BBC News, 29 May 2009
Serb nationalist leader Vojislav Seselj is to go on trial at the International Criminal Tribunal for the former Yugoslavia for contempt of court.
Mr Seselj is accused of disclosing the names and details of three protected witnesses at his war crimes trial.
He went on trial in 2007 for alleged crimes committed in Bosnia-Hercegovina and Croatia between 1991 and 1994.
The 54-year-old denies contempt as well as the three counts of crimes against humanity and six counts of war crimes.
Prosecutors at The Hague say the Serbian Radical Party (SRS) leader recruited and indoctrinated Serb forces with speeches containing “poisonous ideas” and sent them to commit “unspeakable crimes” against hundreds of non-Serbs.
He is accused of forming a joint criminal enterprise with the late Serbian leader Slobodan Milosevic to “ethnically cleanse” large parts of Bosnia, Croatia and Serbia’s northern Vojvodina region.
Mr Seselj, who like Milosevic is acting as his own lawyer, does not deny making nationalist speeches, but insists they did not constitute war crimes.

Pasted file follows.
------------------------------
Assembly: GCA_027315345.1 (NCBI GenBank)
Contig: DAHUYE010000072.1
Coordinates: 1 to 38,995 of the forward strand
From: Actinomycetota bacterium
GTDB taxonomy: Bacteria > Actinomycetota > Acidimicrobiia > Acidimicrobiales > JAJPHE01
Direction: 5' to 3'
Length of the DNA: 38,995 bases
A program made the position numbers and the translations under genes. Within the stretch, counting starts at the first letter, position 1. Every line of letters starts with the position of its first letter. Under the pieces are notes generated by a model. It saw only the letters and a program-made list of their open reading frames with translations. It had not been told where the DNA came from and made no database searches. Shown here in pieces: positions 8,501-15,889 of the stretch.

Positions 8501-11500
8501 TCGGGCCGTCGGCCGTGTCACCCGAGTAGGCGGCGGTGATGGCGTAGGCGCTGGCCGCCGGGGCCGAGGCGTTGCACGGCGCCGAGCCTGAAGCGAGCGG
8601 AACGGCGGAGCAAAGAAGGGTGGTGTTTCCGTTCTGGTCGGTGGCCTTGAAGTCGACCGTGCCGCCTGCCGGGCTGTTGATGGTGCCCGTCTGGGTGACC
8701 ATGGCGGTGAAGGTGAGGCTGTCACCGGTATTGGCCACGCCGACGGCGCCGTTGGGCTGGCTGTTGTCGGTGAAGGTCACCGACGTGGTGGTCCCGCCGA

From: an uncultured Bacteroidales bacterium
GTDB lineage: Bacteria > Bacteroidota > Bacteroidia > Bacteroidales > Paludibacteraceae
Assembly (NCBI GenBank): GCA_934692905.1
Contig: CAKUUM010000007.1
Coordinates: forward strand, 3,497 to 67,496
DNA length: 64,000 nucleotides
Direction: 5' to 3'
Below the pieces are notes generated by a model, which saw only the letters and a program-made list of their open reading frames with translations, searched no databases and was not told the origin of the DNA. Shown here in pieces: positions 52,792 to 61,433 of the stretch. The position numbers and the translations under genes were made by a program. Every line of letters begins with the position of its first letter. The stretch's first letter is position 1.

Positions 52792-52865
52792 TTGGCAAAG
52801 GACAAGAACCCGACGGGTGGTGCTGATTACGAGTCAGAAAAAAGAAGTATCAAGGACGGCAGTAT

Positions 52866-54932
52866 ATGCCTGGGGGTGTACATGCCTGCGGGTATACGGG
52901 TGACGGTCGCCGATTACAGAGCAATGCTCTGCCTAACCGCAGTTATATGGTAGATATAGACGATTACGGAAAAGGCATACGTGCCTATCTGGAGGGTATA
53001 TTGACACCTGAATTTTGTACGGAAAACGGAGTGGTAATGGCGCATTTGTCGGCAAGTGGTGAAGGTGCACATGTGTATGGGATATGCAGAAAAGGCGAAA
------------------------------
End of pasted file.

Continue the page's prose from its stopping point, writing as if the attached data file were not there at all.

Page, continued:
He says the tribunal is illegitimate and biased against Serbs, and accuses it of falsifying history by classing the 1995 Srebrenica massacre as genocide.
In January, the ICTY charged Mr Seselj with contempt relating to the publication of the names, occupations and addresses of witnesses.
He is alleged to have written a book in which the information was published, along with other material such as excerpts from a written statement by one witness, the disclosure of which was prohibited.
Mr Seselj surrendered to the ICTY voluntarily in February 2003, vowing to clear his name. However, while awaiting trial he was elected one of the SRS’s members of parliament in the 2007 election.